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** On Testing of Samplers**.

Kuldeep S. Meel ⓡ Yash Pote ⓡ Sourav Chakraborty.

In * Proceedings of Advances in Neural Information Processing Systems(NeurIPS)*, December 2020.

Given a set of items F and a weight function W, the problem of sampling seeks to sample an item proportional to its weight. Sampling is a fundamental problem in machine learning. The daunting computational complexity of sampling with formal guarantees leads designers to propose heuristics-based techniques for which no rigorous theoretical analysis exists to quantify the quality of generated distributions.This poses a challenge in designing a testing methodology to test whether a sampler under test generates samples according to a given distribution. Only recently, Chakraborty and Meel (2019) designed the first scalable verifier, called Barbarik1, for samplers in the special case when the weight function W is constant, that is, when the sampler is supposed to sample uniformly from F . The techniques in Barbarik1, however, fail to handle general weight functions.The primary contribution of this paper is an affirmative answer to the above challenge: motivated by Barbarik1 but using different techniques and analysis, we design Barbarik2 an algorithm to test whether the distribution generated by a sampler is $\varepsilon$-close or $\eta$-far from any target distribution. In contrast to black-box sampling techniques that require a number of samples proportional to |F| , Barbarik2 requires only $\mathcalO(titl(W,\varphi)2/\eta(\eta-6\varepsilon)3)$ samples, where the tilt is the maximum ratio of weights of two satisfying assignments. Barbarik2 can handle any arbitrary weight function. We present a prototype implementation of Barbarik2 and use it to test three state-of-the-art samplers.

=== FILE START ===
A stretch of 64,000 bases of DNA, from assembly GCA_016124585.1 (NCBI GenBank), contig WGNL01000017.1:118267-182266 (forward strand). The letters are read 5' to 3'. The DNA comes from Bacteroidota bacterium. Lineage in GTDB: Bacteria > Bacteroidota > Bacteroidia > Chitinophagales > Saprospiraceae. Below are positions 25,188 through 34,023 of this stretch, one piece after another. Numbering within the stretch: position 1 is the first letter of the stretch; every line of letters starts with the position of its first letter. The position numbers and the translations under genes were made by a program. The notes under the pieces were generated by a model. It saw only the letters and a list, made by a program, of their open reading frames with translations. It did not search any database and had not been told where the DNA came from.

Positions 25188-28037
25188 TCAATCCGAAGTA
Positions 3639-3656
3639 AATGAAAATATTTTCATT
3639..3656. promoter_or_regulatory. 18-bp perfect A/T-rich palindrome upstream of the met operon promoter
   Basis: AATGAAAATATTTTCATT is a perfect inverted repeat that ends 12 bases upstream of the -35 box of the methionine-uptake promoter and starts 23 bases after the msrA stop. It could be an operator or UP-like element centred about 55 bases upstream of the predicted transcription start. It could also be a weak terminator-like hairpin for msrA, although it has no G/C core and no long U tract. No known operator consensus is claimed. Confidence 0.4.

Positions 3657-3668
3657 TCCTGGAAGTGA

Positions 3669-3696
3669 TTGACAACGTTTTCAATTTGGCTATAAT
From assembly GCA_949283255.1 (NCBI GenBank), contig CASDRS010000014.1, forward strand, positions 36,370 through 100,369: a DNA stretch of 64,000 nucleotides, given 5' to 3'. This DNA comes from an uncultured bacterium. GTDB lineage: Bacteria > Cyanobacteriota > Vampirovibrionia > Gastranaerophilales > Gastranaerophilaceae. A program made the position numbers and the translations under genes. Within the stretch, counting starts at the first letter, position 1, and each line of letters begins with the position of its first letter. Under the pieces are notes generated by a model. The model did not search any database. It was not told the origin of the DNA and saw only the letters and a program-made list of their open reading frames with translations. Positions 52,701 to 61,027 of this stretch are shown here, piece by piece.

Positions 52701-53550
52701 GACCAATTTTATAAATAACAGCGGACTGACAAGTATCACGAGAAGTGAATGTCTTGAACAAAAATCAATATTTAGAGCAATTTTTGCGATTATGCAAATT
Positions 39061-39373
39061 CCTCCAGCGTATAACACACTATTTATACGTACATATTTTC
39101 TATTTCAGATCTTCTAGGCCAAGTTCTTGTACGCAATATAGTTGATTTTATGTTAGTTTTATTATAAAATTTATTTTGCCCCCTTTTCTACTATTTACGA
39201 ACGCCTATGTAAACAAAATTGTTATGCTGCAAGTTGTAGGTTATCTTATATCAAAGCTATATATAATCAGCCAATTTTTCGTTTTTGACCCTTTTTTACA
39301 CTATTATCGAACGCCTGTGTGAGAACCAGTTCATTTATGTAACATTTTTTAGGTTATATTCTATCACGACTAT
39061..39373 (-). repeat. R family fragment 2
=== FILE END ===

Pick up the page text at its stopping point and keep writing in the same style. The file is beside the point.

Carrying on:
@inproceedings{MPC20, author = { Meel, Kuldeep S. and Pote, Yash and Chakraborty, Sourav}, title = {On Testing of Samplers}, booktitle=NIPS, year={2020}, month=dec, nameorder={random}, bib2html_rescat={Distribution Testing}, url = {https://arxiv.org/abs/2010.12918}, bib2html_pubtype = {Refereed Conference}, abstract = { Given a set of items F and a weight function W, the problem of sampling seeks to sample an item proportional to its weight. Sampling is a fundamental problem in machine learning. The daunting computational complexity of sampling with formal guarantees leads designers to propose heuristics-based techniques for which no rigorous theoretical analysis exists to quantify the quality of generated distributions. This poses a challenge in designing a testing methodology to test whether a sampler under test generates samples according to a given distribution. Only recently, Chakraborty and Meel (2019) designed the first scalable verifier, called Barbarik1, for samplers in the special case when the weight function W is constant, that is, when the sampler is supposed to sample uniformly from F . The techniques in Barbarik1, however, fail to handle general weight functions. The primary contribution of this paper is an affirmative answer to the above challenge: motivated by Barbarik1 but using different techniques and analysis, we design Barbarik2 an algorithm to test whether the distribution generated by a sampler is $\varepsilon$-close or $\eta$-far from any target distribution. In contrast to black-box sampling techniques that require a number of samples proportional to |F| , Barbarik2 requires only $\mathcal{O}(titl(W,\varphi)2/\eta(\eta-6\varepsilon)3)$ samples, where the tilt is the maximum ratio of weights of two satisfying assignments. Barbarik2 can handle any arbitrary weight function. We present a prototype implementation of Barbarik2 and use it to test three state-of-the-art samplers. }, }

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